There was somewhat of an odd article in Forbes Magazine this month entitled, “Social Media Tax Dodge.” It is about the founder of Yelp, Facebook and others who own large amounts of their own company’s stock from pre-IPO days in Roth IRAs, and therefore will not need to pay taxes on their large gains. The tagline for the story is: “If their IPO riches weren’t enough, insiders at Yelp and Facebook are skirting taxes with $100 million Roth IRA’s and $150 million tax-free gifts.” The article then goes on to talk about the “future large revenue losses” that Congress has failed to address.
The article is not odd for Time or Newsweek, but it is odd for Forbes given that they normally are advocates of free enterprise and they often idolize billionaires. Just look at their fawning list of the world’s richest people that comes out annually.
While it is true that taxes will not need to be paid on the gains unless the money is withdrawn before the owners of the IRAs reach 59 1/2, there is certainly nothing shady going on. They are just following the rules of the Roth IRA, that require individuals to pay taxes on the money used for investing when originally earned and then lock it away in a Roth IRA until retirement. To use terms like “tax dodge” and “skirting,” and to talk about “lost revenue” like the money belonged to Congress to begin with is extremely prejudicial. Perhaps some of the writers for Forbes have jumped onto the class warfare bandwagon being sent on tour before the Presidential elections.
If you don’t want people to be putting money into IRAs and Roth IRAs to lower their tax bills, ditch the whole income tax system and go to a Fair Tax. Don’t write laws to encourage people to put money away for their retirements and then complain when they are successful at doing so. For every Facebook, there are thousands of other companies that disappear into dust. Those individuals who hold shares of those stocks in their Roth IRAs don’t receive any sort of credit for their losses. They can’t even write the losses off against gains in their regular accounts, not that they should be able to do so.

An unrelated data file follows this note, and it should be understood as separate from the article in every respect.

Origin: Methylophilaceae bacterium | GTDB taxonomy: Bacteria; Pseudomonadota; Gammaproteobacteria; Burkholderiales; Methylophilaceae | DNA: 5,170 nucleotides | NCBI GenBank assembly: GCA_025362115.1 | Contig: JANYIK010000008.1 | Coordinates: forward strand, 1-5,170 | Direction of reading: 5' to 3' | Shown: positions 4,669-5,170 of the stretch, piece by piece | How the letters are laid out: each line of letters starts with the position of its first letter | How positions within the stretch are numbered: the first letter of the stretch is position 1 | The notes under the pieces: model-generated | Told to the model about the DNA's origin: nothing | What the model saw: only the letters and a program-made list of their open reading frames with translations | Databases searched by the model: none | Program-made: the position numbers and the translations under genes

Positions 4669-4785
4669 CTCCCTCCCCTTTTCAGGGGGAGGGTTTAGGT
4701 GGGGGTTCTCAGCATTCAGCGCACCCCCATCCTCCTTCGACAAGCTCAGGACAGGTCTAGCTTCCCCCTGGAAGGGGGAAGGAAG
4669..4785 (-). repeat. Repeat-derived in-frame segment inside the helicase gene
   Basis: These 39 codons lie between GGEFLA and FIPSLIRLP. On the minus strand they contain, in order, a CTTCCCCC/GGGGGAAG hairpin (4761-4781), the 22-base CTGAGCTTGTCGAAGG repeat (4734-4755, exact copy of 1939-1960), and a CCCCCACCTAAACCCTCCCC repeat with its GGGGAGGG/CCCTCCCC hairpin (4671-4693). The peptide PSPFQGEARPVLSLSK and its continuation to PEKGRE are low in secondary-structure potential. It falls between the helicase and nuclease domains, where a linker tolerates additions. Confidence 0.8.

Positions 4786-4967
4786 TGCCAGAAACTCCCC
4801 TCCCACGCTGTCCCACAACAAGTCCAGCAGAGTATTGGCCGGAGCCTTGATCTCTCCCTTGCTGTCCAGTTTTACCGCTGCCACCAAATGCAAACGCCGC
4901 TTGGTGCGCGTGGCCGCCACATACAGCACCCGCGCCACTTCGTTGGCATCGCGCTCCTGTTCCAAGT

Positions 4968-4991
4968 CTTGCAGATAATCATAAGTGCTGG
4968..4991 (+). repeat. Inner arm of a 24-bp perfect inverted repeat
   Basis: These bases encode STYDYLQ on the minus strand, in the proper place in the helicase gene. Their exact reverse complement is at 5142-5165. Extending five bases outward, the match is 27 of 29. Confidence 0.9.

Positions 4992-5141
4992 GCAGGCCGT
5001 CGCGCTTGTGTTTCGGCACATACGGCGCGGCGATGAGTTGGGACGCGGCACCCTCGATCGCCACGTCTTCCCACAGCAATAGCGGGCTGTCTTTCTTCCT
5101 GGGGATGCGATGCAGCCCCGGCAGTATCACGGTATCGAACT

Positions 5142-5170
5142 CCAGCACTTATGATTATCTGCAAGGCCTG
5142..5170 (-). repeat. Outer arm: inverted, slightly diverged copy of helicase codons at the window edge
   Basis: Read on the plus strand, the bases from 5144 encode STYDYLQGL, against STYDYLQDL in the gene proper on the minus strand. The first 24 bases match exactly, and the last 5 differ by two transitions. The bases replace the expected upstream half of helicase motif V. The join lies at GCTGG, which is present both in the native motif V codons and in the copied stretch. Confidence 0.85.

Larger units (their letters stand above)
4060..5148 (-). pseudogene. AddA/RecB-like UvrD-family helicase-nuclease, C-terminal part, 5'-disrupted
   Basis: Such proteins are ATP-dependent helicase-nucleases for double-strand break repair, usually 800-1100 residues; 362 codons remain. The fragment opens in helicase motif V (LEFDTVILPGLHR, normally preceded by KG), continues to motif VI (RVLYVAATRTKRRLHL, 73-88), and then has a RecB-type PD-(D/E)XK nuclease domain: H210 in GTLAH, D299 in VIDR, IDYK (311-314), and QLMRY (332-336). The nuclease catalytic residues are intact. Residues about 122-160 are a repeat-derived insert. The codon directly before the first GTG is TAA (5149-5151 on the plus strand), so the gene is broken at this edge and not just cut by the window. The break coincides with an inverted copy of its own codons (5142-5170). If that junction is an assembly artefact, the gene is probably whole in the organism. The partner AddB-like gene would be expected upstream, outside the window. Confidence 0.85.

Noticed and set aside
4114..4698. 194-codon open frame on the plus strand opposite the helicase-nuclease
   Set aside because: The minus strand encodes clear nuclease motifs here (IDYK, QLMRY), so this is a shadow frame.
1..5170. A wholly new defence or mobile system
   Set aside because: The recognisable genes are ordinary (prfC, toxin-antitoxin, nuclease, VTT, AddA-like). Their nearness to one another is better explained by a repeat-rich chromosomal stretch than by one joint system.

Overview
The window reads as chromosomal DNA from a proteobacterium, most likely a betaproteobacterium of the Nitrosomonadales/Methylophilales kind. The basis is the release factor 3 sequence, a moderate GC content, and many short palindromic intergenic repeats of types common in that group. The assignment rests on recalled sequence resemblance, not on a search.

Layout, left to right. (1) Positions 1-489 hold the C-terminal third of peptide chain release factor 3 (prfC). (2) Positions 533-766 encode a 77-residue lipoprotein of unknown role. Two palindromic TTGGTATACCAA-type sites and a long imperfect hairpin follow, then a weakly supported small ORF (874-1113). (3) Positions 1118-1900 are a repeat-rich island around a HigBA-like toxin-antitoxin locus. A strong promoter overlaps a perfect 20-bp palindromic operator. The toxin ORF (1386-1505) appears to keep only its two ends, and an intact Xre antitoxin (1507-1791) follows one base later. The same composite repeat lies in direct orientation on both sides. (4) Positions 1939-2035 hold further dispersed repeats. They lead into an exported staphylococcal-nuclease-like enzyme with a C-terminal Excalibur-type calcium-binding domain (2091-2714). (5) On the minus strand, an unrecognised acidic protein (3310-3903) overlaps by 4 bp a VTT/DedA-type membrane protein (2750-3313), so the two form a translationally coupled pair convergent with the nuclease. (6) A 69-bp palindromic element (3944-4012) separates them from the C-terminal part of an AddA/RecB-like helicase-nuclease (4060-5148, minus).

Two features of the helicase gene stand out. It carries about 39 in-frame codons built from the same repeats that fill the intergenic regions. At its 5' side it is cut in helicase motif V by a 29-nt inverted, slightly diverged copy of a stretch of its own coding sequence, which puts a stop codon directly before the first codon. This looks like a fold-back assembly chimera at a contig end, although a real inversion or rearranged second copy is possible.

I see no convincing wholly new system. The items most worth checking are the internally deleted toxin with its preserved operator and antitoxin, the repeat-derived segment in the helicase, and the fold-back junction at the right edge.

The article concludes by suggesting that everyone should put assets with a potential for large gains in tax sheltered accounts such as Roth IRAs. While this makes sense if you do happen to start a company and have shares long before the IPO, this does not make sense for the majority of us who are buying post-IPO shares on the markets. While you will hopefully get a big winner like a Microsoft or a Home Depot if you buy stocks while they are fairly young and hold them while they grow, there is tax deferment built into long-term holding of common stocks just by their nature. So long as you hold the shares and don’t sell them, the gains can compound and grow. Also, the tax rates when you do sell are fairly low (15% capital gains rate currently). It makes more sense for many people to put things that pay regular dividends and distributions, such as active mutual funds, utilities, and REITs into IRAs to avoid or delay paying taxes on those recognized gains,
Realize, however, that you really aren’t getting off tax-free, even if you have money in a Roth IRA or hold your shares and never sell. Each year the companies you hold are paying corporate taxes. Because you are a part owner in these companies, this is money out of your pocket that the government would not have if not for your investment. With corporate tax rates up to 35%, and many corporations paying taxes in the low 20% range, stock holders, large and small, are paying a greater percentage on their corporate earnings each year than most income earners.
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Disclaimer: This blog is not meant to give financial planning or tax advice. It gives general information on investment strategy, picking stocks, and generally managing money to build wealth. It is not a solicitation to buy or sell stocks or any security. Financial planning advice should be sought from a certified financial planner, which the author is not. Tax advice should be sought from a CPA. All investments involve risk and the reader as urged to consider risks carefully and seek the advice of experts if needed before investing.